I was reading about the 2D Gaussian-blur convolution kernel. A Gaussian vector is a vector where the elements follow a Gaussian distribution. In my case, the kernel is symmetric and hence we take a dyadic product (outer product) of the Gaussian vector to obtain the kernel for 2D. A sample Gaussian kernel implementation obtained from here is:
import numpy as np def gkern(l=5, sig=1.): """ creates gaussian kernel with side length `l` and a sigma of `sig` """ ax = np.linspace(-(l - 1) / 2., (l - 1) / 2., l) gauss = np.exp(-0.5 * np.square(ax) / np.square(sig)) kernel = np.outer(gauss, gauss) return kernel / np.sum(kernel)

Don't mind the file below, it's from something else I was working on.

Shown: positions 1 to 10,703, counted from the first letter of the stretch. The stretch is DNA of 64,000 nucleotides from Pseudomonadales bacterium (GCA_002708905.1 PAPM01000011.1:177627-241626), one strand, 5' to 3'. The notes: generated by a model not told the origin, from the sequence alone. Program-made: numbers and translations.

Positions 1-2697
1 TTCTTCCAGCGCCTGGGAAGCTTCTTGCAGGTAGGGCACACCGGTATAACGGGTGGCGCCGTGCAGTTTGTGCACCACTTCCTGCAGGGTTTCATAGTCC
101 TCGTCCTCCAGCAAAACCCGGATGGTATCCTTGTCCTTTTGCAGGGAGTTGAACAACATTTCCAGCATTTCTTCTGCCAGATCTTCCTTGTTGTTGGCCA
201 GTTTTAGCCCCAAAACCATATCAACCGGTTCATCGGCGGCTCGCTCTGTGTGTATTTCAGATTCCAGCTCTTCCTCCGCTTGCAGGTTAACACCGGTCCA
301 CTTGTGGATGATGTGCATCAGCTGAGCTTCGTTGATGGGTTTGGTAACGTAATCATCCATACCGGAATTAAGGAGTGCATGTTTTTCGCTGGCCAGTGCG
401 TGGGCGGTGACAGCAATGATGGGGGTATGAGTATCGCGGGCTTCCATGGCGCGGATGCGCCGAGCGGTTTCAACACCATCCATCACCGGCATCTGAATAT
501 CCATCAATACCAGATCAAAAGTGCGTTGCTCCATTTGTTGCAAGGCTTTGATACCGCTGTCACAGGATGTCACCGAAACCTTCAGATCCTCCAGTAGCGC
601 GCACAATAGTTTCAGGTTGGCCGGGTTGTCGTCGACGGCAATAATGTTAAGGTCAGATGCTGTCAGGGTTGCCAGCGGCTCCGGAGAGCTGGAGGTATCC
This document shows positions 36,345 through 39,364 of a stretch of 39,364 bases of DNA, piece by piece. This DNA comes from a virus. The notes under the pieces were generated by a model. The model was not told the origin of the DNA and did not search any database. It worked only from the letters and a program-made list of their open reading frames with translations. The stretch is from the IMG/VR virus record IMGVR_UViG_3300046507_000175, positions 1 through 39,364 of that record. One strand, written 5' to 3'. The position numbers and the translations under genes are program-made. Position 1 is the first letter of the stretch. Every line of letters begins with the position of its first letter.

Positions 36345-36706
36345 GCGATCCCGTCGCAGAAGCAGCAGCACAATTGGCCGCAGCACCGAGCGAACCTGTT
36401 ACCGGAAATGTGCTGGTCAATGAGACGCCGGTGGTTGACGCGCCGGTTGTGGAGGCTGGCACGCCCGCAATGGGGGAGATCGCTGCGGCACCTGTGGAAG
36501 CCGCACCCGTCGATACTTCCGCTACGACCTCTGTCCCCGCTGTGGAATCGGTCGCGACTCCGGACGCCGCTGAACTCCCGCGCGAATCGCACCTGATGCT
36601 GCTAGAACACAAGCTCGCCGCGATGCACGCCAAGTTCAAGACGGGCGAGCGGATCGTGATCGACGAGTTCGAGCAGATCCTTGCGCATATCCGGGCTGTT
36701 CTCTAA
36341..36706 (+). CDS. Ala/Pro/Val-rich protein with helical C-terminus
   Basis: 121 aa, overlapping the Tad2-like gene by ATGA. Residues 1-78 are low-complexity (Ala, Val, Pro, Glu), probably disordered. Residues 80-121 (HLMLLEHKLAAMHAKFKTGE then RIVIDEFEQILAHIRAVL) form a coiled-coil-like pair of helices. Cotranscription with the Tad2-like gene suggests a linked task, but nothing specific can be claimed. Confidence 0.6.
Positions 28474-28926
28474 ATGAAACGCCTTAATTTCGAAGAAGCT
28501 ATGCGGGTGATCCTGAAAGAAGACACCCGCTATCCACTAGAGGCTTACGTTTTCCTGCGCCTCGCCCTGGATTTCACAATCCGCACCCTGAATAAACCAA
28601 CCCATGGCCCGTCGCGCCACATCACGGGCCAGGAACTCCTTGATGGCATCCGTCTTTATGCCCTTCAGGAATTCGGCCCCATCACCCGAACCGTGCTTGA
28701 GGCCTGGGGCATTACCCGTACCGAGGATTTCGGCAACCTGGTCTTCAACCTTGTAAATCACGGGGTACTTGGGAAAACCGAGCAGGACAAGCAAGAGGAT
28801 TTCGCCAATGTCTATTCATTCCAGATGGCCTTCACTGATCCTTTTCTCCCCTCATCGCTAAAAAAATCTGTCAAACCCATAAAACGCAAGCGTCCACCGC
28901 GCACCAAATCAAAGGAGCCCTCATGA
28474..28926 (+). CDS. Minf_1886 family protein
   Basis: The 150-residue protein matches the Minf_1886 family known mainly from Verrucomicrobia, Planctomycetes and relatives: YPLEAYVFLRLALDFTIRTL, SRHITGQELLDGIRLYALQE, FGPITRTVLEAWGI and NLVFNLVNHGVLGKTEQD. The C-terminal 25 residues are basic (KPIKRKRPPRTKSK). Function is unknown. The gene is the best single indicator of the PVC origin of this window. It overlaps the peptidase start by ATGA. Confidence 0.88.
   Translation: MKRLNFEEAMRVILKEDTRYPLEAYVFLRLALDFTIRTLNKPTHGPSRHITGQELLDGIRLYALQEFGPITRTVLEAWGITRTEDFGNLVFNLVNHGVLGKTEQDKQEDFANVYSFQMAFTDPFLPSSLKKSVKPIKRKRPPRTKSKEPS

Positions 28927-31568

It can be noted that at the end of the kernel computation, we normalize the matrix using the total sum of the kernel elements.
I understand the point that we are using a normalized matrix to enforce some form of conservation(?) This being the case, is the dyadic product of a normalized Gaussian vector same as computing Gaussian matrix and dividing it by the sum as in above? A simple evaluation showed that the normalization factor is
(a+b+c)^2 for the first and second method respectively. Can anyone help me understand why we are doing total sum of the matrix for this normalization and also difference between the two normalization approaches?